The Xi Games 1 : Communist party-led preparations dictate only success

Xinhua via AP
In this photo released by China’s Xinhua News Agency, Chinese President Xi Jinping tours the National Speed Skating Oval, a competition venue for the 2022 Winter Olympics, in Beijing on Jan. 4.

BEIJING — Beijing will be the first city in history to have hosted the Summer and Winter Olympics when the Winter Games start on Feb. 4.

But these are no ordinary Olympics.

The involvement of China’s state leadership is front and center, as President Xi Jinping aims to remain in power atop the Chinese Communist Party as its general secretary.

On Jan. 27, China announced its largest ever Winter Olympics delegation of 387 members, including 176 athletes.

Among the athletes is 17-year-old Su Yiming, dubbed a “genius boy” who could win the gold medal in men’s snowboard big air.

Late last year, he became the first snowboarder from China to win a World Cup competition held in the United States.

A former child actor in the movies, Su continues to be a much talked-about sensation.

Courtesy of Yasuhiro Sato
Chinese snowboarder Su Yiming, right, strikes a pose with his Japanese coach, Yasuhiro Sato.

On Jan. 21, China Central TV aired a special program about Su, with a title asking if the boy genius can astonish the world.

Su is coached by none other than Yasuhiro Sato, 46, who helped develop Miyabi Onitsuka and Reira Iwabuchi, two of the leading Japanese snowboarders in women’s big air.

All for one

In April 2018, after the close of the Pyeongchang Winter Olympics in South Korea, Sato met Gou Zhongwen, director of the General Administration of Sport of China, in a conference room at the government office in Beijing.

“I would like you to train promising athletes of China,” Gou reportedly said. “Won’t you become a bridge for friendly relations between China and Japan?”

Sato accepted the request on the spot, seeing Gou’s enthusiasm in directly asking a Japanese person to cooperate to improve the competitiveness of Chinese athletes.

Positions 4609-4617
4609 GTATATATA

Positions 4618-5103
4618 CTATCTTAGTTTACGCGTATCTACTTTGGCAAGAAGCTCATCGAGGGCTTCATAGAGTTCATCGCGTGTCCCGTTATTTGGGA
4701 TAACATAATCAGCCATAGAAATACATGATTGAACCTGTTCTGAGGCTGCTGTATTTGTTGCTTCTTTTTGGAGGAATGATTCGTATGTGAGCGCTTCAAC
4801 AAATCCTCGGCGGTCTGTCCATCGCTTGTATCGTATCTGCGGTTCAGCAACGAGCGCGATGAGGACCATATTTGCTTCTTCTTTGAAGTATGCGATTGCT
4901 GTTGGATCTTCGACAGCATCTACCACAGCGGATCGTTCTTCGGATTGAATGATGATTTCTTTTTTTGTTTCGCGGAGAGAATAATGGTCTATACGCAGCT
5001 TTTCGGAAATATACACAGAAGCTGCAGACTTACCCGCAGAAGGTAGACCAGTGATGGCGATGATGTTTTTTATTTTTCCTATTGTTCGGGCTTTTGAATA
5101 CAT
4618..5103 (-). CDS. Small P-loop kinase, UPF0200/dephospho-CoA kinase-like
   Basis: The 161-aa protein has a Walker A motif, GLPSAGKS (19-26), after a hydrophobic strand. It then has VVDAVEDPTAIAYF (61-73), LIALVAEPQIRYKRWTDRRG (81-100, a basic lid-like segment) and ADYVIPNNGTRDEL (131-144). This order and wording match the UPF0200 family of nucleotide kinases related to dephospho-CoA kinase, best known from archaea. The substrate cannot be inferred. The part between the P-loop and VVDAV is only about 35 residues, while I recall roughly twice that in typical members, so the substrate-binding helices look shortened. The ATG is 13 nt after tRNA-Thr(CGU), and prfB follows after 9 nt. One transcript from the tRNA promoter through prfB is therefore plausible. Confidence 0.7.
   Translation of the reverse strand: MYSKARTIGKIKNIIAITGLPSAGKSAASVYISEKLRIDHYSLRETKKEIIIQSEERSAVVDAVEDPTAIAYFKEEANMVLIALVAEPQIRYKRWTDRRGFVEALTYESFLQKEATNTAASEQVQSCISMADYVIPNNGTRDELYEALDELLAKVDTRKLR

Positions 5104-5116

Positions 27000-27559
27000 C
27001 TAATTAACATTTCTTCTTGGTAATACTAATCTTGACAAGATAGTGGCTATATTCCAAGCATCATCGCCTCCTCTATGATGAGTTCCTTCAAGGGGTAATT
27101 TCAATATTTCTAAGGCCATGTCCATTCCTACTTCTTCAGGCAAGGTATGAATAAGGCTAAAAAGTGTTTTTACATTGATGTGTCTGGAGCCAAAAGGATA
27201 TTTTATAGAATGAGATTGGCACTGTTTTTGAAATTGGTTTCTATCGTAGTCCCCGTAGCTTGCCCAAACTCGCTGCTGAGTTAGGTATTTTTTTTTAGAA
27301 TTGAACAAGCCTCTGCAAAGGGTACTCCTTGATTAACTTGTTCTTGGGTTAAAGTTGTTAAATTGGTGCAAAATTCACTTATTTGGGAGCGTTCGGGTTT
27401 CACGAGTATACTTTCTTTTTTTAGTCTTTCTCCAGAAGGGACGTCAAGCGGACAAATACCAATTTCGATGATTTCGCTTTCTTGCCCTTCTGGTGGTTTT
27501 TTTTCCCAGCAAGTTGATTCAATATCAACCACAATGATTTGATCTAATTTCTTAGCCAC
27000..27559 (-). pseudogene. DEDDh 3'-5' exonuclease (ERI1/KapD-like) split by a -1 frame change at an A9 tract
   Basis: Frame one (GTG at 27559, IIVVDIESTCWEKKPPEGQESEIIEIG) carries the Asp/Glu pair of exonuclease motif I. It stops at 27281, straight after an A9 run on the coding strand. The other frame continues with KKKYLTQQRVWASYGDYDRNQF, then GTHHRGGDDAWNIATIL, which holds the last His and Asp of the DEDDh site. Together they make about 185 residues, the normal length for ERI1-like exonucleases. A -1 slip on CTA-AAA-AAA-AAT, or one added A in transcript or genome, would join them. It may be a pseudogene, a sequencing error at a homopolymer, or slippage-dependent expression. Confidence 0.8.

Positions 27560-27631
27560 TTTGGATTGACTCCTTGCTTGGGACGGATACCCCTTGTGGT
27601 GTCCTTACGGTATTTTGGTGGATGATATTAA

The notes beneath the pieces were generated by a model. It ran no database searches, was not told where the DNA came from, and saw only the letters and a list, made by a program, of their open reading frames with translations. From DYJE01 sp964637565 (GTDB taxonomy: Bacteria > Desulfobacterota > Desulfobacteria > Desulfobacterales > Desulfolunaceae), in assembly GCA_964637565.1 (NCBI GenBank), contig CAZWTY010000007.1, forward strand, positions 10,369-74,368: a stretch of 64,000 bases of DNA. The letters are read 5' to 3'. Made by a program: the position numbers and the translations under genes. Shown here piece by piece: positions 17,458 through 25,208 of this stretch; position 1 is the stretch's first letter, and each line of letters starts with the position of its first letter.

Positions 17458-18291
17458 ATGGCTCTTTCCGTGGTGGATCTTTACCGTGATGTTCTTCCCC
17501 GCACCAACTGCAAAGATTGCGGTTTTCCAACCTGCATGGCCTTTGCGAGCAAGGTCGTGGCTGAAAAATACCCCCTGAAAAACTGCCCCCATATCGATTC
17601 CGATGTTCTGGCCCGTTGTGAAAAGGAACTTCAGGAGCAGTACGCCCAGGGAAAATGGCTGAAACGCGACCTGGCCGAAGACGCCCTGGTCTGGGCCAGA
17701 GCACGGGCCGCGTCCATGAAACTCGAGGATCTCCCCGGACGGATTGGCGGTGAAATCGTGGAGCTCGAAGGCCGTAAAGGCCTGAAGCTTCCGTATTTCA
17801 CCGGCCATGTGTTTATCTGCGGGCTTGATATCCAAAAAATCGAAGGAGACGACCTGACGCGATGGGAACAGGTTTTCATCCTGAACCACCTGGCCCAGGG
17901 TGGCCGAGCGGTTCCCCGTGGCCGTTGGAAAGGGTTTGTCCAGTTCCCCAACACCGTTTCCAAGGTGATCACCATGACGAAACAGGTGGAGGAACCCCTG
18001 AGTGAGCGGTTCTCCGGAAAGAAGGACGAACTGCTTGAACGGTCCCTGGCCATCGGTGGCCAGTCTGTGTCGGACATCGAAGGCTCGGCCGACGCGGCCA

Gou, who is seen to be a close aide of Xi, solicited Sato on his own. This was “Chinese-style Olympics led by the nation” at its best, said a senior editorial executive of a Chinese newspaper.

China wanted to make the Pyeongchang Olympics a springboard for the Beijing Winter Games, but China’s results were paltry, with only one gold medal in South Korea.

Inviting foreign coaches was part of China’s measures to recover from the poor showing.

According to Chinese media reports and other sources in 2019, the number of foreign coaches for winter sports in 2014 was 12. This time, China’s Olympic delegation includes 51 foreign coaches from 19 countries, including Japan, the United States and Canada, accounting for more than 60% of China’s Olympic coaches.

Sato, in the end, left China’s athlete development project for the Beijing Olympics after 1½ years because of differences in policies on how to train athletes. At Su’s request, however, he still coaches the teen sensation.

“The high level of enthusiasm in China to prepare as an entire nation is beyond comparison to those of other countries,” Sato said.

Pride, confidence

The Chinese Communist Party administration has placed much importance on the Olympic Games as it can directly raise national pride in China.

At the 2008 Beijing Summer Olympics, the first Games held in China, athletes representing China won 51 gold medals, though three were later taken away. China’s long-cherished desire to win the most golds, topping the United States, was achieved.

The first hosting of an Olympic Games and Chinese athletes’ remarkable results in the midst of China’s high-speed economic growth helped realize the Communist Party’s intention. The people of China acquired the sense and confidence of belonging to a great power.

In autumn 2013, the Beijing city government filed a bid to host the Winter Games. In July 2015, Beijing won over Almaty, Kazakhstan, in the vote to host the 2022 Games. The successful bid was led by Xi, who was then in his first term as the leader.

Just a month before the opening of the 2022 Beijing Games, Xi made a remark that could be interpreted as a supreme order to win gold medals.

Visiting a sports training center in Beijing on Jan. 4 to give words of encouragement to athletes and coaches, Xi said: “We must not only host the Olympic and Paralympic Games, but also make efforts to achieve great results. You must win medals in the best way in terms of competition, morals and dignity.”

The athletes and coaches replied in unison: “Please rest assured, secretary general. We are perfectly prepared.”

That the authorities made them call Xi “secretary general” instead of “president” was an intention to make the medal results helpful to the Chinese Communist Party.

After the end of the Beijing Games, China will enter the political season ahead of the party’s National Congress in the latter half of this year.

If Chinese athletes are able to achieve good results that satisfy China’s pride as the host nation, it can be a tailwind for Xi, who intends to secure an unprecedented third term at the party congress.

For the Xi administration, there can be no alternative to success at the Beijing Olympic Games.